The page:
Email has become a critical tool for transactions — from the sending of Uber receipts to delivery of hotel coupons. Naturally, companies that send mission-critical consumer emails often turn to third-party firms like SendGrid to manage the delivery of millions of messages. Of course, as third parties that maintain trusted relationships with both consumers and corporations, such email providers are an obvious target for hackers. Imagine the damage a criminal could do if he could believably pose as a giant tech firm and send out emails to all consumers? Such emails could ask millions of users to reset their passwords, for example, or update their credit card information, or even send bitcoins.
Such attacks are now under way. SendGrid, which has 180,000 customers and sends emails for giants like Uber and Spotify, said this week that a hacker who broke into company systems earlier this month did more damage than initially believed.
On April 9, the firm confirmed to The New York Times that a Bitcoin-related client account had been compromised and used to send phishing emails to its customers. But on Monday, SendGrid said additional investigation revealed that one of its own employees’ accounts had been compromised and used to access several SendGrid systems in February and March.
“These systems contained usernames, email addresses, and . . . passwords for SendGrid customer and employee accounts,” the firm said on its blog. “In addition, evidence suggests that the cyber criminal accessed servers that contained some of our customers’ recipient email lists/addresses and customer contact information.”
SendGrid says it has not found evidence that customer lists were stolen, but it “cannot rule out the possibility.”
The firm is urging its clients to change passwords and enable two-factor authentication.
It takes only a little creativity to imagine all the damage a hacker who managed to steal customer email lists and credentials could do. But a harrowing tale told by cloud provider Chunkhost.com on its website offers a cautionary tale. Co-owner Nate Daiger wrote last year that a hacker talked SendGrid into changing its point of contact email from email@example.com to firstname.lastname@example.org, then used that change to retrieve a password reset email on two bitcoin-using clients. Fortunately, both clients used two-factor authentication, Daiger wrote.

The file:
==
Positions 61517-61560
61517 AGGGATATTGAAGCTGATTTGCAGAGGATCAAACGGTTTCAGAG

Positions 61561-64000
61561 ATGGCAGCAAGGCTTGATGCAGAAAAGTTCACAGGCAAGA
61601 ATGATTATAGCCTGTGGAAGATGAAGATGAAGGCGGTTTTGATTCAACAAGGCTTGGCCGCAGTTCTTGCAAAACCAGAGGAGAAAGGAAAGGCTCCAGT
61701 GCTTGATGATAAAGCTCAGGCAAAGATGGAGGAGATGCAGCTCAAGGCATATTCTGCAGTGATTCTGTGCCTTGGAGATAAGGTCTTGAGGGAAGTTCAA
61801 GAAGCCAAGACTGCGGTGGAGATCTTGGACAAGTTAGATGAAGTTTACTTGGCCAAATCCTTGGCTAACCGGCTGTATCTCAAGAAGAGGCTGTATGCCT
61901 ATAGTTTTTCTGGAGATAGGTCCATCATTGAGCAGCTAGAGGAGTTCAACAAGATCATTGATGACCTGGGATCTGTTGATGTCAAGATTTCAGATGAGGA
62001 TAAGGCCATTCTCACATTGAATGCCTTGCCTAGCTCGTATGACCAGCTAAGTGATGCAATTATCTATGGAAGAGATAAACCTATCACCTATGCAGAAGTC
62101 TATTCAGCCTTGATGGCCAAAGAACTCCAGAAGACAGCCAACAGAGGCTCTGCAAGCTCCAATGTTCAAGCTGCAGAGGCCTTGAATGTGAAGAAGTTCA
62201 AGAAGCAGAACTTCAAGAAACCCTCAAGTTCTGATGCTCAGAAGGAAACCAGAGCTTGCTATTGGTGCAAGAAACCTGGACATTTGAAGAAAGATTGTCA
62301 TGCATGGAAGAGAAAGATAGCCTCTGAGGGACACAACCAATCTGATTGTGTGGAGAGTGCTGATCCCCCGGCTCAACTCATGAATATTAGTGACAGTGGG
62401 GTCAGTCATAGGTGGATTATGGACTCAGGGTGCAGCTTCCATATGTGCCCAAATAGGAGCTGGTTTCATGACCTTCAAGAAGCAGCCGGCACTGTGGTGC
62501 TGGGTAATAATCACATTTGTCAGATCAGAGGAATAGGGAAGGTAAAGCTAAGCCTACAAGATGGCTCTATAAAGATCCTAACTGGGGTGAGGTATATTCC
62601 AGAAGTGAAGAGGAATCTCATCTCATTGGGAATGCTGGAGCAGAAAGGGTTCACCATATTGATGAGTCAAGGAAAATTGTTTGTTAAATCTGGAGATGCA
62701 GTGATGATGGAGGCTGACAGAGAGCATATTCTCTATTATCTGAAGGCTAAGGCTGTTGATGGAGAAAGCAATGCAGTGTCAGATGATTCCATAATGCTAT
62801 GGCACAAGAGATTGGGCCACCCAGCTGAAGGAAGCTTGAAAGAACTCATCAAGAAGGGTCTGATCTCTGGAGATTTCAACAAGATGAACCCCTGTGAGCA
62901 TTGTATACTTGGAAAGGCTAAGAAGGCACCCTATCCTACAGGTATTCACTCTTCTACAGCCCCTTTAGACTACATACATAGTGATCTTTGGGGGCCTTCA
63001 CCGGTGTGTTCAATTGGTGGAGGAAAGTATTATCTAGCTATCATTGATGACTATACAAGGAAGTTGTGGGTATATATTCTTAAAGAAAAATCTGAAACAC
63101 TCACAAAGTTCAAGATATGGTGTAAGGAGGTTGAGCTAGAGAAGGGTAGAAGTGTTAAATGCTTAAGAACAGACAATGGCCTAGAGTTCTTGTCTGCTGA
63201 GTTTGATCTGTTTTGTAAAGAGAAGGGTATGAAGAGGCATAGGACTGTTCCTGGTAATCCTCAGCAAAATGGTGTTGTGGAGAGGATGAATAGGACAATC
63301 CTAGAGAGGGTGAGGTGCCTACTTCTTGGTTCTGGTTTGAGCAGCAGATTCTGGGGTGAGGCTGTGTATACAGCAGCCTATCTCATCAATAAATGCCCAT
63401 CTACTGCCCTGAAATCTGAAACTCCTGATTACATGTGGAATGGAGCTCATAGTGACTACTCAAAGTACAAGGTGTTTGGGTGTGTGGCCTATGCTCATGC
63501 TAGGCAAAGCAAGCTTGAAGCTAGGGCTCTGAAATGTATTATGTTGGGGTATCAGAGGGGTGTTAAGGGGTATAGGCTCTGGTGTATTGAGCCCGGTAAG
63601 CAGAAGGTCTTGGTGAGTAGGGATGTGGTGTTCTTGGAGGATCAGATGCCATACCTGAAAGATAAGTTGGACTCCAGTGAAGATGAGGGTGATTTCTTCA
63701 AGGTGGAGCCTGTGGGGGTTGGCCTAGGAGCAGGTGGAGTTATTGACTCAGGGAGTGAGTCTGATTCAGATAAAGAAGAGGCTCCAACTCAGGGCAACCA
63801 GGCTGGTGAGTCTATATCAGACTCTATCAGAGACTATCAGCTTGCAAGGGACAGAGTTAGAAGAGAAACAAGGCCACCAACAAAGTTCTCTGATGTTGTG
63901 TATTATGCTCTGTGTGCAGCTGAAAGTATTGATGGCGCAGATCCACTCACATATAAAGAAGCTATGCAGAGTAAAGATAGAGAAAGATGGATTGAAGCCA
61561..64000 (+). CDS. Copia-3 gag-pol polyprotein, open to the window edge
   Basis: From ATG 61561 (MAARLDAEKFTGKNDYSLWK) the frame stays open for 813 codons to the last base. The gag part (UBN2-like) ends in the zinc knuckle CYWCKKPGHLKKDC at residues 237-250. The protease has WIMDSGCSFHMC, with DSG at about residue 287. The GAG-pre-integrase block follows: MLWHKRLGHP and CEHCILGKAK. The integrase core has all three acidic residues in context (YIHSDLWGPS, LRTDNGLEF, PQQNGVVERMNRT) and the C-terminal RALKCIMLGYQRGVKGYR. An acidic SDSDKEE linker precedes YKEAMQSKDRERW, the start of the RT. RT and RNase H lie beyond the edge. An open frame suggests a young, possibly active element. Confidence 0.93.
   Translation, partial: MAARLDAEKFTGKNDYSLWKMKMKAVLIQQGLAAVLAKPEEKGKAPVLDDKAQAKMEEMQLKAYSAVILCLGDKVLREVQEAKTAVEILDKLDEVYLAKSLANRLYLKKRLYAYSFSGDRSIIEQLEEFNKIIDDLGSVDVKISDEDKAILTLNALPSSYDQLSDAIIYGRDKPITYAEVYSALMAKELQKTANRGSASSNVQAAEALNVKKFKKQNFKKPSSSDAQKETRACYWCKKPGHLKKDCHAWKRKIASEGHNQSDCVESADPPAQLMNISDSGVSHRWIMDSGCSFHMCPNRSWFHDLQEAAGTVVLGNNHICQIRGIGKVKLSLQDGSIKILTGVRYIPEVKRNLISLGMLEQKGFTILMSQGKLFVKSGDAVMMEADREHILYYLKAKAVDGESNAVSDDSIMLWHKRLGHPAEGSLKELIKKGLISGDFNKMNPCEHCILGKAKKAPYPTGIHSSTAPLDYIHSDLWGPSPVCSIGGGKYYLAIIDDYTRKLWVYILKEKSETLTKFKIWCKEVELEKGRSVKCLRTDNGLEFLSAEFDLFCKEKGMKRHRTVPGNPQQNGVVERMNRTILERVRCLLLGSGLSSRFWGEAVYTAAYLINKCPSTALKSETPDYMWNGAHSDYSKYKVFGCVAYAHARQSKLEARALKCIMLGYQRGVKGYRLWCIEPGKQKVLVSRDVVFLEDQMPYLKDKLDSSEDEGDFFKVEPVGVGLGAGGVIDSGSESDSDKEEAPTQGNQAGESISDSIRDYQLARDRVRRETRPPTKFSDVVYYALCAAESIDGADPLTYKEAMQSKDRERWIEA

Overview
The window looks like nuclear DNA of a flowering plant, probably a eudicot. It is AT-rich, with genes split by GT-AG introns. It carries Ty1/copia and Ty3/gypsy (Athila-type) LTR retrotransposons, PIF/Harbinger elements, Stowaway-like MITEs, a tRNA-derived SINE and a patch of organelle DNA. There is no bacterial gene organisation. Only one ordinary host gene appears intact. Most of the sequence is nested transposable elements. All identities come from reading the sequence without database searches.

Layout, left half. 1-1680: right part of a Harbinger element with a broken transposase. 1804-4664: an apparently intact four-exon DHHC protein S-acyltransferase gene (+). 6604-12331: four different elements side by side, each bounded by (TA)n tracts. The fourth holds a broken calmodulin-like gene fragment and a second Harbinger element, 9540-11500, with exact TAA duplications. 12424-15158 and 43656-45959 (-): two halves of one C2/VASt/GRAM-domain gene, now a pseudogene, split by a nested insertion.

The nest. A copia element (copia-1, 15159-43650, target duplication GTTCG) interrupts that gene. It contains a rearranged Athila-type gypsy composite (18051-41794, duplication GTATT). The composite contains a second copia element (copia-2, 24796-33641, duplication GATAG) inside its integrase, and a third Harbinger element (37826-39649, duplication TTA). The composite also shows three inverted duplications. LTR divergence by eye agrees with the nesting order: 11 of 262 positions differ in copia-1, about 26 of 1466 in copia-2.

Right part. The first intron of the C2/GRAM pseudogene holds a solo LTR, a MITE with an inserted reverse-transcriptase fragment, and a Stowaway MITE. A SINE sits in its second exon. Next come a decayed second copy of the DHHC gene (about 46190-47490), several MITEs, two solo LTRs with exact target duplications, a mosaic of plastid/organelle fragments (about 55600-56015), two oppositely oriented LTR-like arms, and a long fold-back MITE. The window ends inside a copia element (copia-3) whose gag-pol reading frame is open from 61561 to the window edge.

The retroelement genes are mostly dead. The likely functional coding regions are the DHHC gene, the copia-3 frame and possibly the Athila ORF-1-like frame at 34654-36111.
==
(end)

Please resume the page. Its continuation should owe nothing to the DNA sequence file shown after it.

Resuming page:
“Our customers’ accounts were protected and the attackers were stymied. But it was really close,” he wrote.
Corporate clients who use third-party email services should be on notice: hackers are actively targeting such accounts. Meanwhile, here’s an important notice to consumers: You can’t believe everything you read, even an email that appears to come from a company you trust. Hackers can sent out very believable-looking phishing emails with requests for password changes or payment information. You should always be skeptical of such emails, but now, you have new reasons to be so. When feasible, avoid clicking on links in emails and instead visit websites directly by typing the site address into your web browser’s address bar.
If you have given up sensitive information to a phisher, it’s important to take steps to control the damage. If it’s an account number, report your account info as stolen so the bank or card issuer can close the account, or take similar steps to stop or undo any instances of fraud. Keep a close eye on your account statements, and check your credit reports and credit scores for signs that someone has opened an account in your name, or is using an existing one. You can get your credit reports for free every year from AnnualCreditReport.com, and you can get your credit scores for free from several sources, including Credit.com.
- Identity Theft: What You Need to Know
- 3 Dumb Things You Can Do With Email
- How Can You Tell If Your Identity Has Been Stolen?
This article originally appeared on Credit.com.
This article by Bob Sullivan was distributed by the Personal Finance Syndication Network.